By Wolfgang Gaertner at September 29 2018 19:56:24
For commercial banks and large finance companies, "loan agreements" are usually not categorized although "loan portfolios" are often broadly characterized into "personal" and "commercial" loans while the "commercial" category is then subdivided into "industrial" and "commercial real estate" loans. "Industrial" loans are those that depend on the cashflow and creditworthiness of the company and the widgets or service that it sells. "Commercial real estate" loans are those that repay loans but that depend on the rental revenues paid by tenants who lease space, usually for extended times. More granular categorizations of loan portfolios exist but these are always variations around the larger themes.
One contract that you will need to have a working knowledge of is a construction loan agreement. Let's take a look at what a construction loan agreement is and why having one is so important.
The loan agreements originated by commercial banks, savings banks, finance companies, insurance organizations, and investment banks are very different from each other and all feed a different purpose. "Commercial banks" and "Savings banks," because they accept deposits and benefit from FDIC insurance, generate loans that incorporate the concepts of the "public trust." Prior to interstate banking, that "public trust" was easily measured by State bank regulators who could see how local deposits were used to fund the working capital needs of local industry and businesses, and the benefits associated with those organization's employment.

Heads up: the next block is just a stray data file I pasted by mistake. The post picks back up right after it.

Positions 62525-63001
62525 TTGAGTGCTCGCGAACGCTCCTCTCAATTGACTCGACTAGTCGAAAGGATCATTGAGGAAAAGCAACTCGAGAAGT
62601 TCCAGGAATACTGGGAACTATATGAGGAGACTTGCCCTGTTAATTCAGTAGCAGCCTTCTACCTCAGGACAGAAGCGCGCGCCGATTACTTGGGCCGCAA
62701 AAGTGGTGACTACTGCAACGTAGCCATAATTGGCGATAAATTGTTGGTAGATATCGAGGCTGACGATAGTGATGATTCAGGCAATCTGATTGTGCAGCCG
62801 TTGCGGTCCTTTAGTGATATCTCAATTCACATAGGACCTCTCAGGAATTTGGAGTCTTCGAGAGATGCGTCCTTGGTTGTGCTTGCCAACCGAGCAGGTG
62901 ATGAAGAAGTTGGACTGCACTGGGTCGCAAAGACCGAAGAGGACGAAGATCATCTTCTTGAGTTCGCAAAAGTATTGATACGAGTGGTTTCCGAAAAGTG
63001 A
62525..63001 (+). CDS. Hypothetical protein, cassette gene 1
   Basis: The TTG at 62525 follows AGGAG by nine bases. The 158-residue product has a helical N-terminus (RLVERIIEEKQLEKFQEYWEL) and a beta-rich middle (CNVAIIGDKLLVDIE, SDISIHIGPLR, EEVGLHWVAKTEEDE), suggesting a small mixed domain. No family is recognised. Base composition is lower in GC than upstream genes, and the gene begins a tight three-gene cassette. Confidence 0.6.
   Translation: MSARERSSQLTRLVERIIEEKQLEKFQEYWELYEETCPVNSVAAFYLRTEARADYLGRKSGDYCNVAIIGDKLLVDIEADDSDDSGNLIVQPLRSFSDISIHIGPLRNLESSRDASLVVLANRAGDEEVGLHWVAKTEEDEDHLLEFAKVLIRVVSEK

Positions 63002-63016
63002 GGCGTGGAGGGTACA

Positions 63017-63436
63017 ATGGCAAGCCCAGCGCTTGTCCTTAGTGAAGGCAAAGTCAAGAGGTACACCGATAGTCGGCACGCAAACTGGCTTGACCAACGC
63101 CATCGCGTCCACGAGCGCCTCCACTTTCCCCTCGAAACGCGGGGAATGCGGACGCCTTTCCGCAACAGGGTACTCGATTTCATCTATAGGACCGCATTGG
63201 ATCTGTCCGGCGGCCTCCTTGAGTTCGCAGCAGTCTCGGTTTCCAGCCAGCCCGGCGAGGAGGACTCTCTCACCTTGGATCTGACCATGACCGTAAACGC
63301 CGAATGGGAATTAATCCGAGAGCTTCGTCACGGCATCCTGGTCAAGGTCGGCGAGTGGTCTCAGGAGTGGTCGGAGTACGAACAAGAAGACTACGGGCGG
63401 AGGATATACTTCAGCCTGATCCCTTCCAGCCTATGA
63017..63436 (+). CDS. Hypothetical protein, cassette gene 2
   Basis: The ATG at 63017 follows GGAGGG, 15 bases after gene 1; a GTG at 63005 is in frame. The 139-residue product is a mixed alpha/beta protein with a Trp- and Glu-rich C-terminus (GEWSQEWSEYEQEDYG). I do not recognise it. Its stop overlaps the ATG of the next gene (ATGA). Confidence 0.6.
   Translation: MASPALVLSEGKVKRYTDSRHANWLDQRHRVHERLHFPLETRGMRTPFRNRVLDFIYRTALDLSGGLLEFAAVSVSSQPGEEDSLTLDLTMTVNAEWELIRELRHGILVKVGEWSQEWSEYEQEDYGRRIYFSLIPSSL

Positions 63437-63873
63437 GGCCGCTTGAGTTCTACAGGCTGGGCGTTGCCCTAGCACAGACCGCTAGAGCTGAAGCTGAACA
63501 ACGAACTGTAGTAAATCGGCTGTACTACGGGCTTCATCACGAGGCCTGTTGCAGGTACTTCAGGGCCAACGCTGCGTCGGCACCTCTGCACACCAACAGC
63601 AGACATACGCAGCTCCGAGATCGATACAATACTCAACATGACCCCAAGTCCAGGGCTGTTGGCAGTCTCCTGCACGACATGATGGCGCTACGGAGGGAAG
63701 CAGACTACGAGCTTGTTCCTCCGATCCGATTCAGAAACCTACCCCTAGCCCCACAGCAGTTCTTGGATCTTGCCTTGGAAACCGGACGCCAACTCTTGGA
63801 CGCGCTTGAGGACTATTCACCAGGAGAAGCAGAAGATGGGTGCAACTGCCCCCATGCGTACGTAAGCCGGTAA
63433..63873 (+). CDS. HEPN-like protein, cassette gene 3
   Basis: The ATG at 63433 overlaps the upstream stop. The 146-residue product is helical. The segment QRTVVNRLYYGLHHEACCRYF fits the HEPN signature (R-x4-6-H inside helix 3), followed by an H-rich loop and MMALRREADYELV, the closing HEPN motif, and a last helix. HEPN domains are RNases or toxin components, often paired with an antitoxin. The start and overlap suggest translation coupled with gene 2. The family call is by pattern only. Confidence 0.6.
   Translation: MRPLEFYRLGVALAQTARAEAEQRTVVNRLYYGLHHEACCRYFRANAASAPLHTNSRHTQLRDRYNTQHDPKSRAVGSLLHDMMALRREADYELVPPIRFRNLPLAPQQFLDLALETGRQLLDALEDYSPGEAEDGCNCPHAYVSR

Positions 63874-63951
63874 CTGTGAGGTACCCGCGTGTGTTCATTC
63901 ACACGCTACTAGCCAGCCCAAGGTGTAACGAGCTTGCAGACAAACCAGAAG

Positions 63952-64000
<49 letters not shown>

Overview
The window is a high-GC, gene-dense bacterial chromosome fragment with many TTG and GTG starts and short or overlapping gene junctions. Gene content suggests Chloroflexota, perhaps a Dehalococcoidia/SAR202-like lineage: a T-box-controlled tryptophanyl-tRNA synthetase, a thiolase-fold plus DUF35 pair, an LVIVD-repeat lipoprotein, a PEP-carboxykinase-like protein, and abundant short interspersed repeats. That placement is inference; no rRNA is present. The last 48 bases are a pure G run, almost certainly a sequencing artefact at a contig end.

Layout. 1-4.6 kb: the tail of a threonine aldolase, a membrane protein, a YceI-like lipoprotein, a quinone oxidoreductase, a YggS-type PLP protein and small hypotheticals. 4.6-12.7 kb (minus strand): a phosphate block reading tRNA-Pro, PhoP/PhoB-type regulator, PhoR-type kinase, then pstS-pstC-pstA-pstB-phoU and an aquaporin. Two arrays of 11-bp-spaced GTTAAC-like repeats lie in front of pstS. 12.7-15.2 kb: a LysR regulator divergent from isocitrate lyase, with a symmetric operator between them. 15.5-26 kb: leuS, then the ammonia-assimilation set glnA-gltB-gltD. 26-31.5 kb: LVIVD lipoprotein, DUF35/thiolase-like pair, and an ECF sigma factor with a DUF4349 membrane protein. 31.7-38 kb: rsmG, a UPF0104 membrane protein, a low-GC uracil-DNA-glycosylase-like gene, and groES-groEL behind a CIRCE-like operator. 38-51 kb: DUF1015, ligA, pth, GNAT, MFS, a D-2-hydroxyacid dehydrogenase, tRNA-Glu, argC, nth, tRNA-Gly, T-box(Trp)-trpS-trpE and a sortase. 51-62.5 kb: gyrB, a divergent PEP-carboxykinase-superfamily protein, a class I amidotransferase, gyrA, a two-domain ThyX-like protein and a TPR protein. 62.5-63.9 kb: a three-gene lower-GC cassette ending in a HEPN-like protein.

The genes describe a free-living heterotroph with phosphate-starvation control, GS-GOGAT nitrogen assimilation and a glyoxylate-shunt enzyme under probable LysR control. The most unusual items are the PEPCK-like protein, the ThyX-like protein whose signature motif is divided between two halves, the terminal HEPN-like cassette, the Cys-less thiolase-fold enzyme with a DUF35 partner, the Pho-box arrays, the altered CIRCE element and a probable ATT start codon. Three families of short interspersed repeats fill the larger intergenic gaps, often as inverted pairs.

A loan agreement is a contract between a borrower and a lender which regulates the mutual promises made by each party. There are many types of loan agreements, including "facilities agreements," "revolvers," "term loans," "working capital loans." Loan agreements are documented via a compilation of the various mutual promises made by the involved parties.
Defined and addressed in the contract are the issues concerning the agreement. First and foremost, the rights and obligations of both parties must be defined in the written contract. Termination of contract and termination fees should also be included. Commonly, you will find the interest rates and other applicable fees included in the agreement.